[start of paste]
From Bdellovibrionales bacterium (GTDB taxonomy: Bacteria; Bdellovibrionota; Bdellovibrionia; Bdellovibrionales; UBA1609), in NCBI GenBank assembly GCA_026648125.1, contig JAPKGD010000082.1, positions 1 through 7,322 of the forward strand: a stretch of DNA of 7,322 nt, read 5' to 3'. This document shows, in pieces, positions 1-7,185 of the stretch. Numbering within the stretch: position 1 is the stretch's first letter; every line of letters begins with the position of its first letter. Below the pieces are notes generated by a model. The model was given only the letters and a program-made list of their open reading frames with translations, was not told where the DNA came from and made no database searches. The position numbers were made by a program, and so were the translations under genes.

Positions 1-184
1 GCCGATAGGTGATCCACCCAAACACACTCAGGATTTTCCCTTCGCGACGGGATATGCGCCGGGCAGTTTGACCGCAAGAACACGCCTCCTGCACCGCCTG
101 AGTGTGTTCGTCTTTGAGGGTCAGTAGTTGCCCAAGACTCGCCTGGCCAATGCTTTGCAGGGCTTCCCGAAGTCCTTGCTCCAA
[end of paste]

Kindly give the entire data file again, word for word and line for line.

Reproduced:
From Bdellovibrionales bacterium (GTDB taxonomy: Bacteria; Bdellovibrionota; Bdellovibrionia; Bdellovibrionales; UBA1609), in NCBI GenBank assembly GCA_026648125.1, contig JAPKGD010000082.1, positions 1 through 7,322 of the forward strand: a stretch of DNA of 7,322 nt, read 5' to 3'. This document shows, in pieces, positions 1-7,185 of the stretch. Numbering within the stretch: position 1 is the stretch's first letter; every line of letters begins with the position of its first letter. Below the pieces are notes generated by a model. The model was given only the letters and a program-made list of their open reading frames with translations, was not told where the DNA came from and made no database searches. The position numbers were made by a program, and so were the translations under genes.

Positions 1-184
1 GCCGATAGGTGATCCACCCAAACACACTCAGGATTTTCCCTTCGCGACGGGATATGCGCCGGGCAGTTTGACCGCAAGAACACGCCTCCTGCACCGCCTG
101 AGTGTGTTCGTCTTTGAGGGTCAGTAGTTGCCCAAGACTCGCCTGGCCAATGCTTTGCAGGGCTTCCCGAAGTCCTTGCTCCAA